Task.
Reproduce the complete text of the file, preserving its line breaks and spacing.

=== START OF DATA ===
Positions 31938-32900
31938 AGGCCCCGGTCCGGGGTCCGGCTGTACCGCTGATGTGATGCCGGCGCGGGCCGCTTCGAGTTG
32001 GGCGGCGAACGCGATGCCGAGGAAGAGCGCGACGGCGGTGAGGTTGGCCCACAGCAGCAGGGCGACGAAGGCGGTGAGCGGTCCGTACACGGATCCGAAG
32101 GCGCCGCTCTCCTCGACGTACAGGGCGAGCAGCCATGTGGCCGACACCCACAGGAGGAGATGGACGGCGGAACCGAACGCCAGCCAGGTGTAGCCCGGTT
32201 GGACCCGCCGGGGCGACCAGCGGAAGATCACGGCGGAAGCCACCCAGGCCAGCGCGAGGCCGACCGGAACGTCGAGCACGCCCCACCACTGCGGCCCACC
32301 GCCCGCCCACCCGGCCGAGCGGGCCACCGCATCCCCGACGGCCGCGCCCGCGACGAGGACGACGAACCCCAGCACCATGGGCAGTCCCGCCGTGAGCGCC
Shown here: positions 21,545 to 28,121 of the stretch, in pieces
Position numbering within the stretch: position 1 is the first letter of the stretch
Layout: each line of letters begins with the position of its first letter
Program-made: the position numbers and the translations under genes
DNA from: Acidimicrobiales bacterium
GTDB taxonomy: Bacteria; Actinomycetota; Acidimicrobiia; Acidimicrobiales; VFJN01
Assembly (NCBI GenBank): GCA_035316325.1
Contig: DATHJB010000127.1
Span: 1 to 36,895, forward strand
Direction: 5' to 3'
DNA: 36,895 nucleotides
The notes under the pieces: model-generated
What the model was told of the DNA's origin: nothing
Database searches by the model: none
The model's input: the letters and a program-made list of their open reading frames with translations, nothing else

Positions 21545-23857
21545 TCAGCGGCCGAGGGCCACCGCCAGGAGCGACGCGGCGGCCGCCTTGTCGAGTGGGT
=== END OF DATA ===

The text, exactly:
Positions 31938-32900
31938 AGGCCCCGGTCCGGGGTCCGGCTGTACCGCTGATGTGATGCCGGCGCGGGCCGCTTCGAGTTG
32001 GGCGGCGAACGCGATGCCGAGGAAGAGCGCGACGGCGGTGAGGTTGGCCCACAGCAGCAGGGCGACGAAGGCGGTGAGCGGTCCGTACACGGATCCGAAG
32101 GCGCCGCTCTCCTCGACGTACAGGGCGAGCAGCCATGTGGCCGACACCCACAGGAGGAGATGGACGGCGGAACCGAACGCCAGCCAGGTGTAGCCCGGTT
32201 GGACCCGCCGGGGCGACCAGCGGAAGATCACGGCGGAAGCCACCCAGGCCAGCGCGAGGCCGACCGGAACGTCGAGCACGCCCCACCACTGCGGCCCACC
32301 GCCCGCCCACCCGGCCGAGCGGGCCACCGCATCCCCGACGGCCGCGCCCGCGACGAGGACGACGAACCCCAGCACCATGGGCAGTCCCGCCGTGAGCGCC
Shown here: positions 21,545 to 28,121 of the stretch, in pieces
Position numbering within the stretch: position 1 is the first letter of the stretch
Layout: each line of letters begins with the position of its first letter
Program-made: the position numbers and the translations under genes
DNA from: Acidimicrobiales bacterium
GTDB taxonomy: Bacteria; Actinomycetota; Acidimicrobiia; Acidimicrobiales; VFJN01
Assembly (NCBI GenBank): GCA_035316325.1
Contig: DATHJB010000127.1
Span: 1 to 36,895, forward strand
Direction: 5' to 3'
DNA: 36,895 nucleotides
The notes under the pieces: model-generated
What the model was told of the DNA's origin: nothing
Database searches by the model: none
The model's input: the letters and a program-made list of their open reading frames with translations, nothing else

Positions 21545-23857
21545 TCAGCGGCCGAGGGCCACCGCCAGGAGCGACGCGGCGGCCGCCTTGTCGAGTGGGT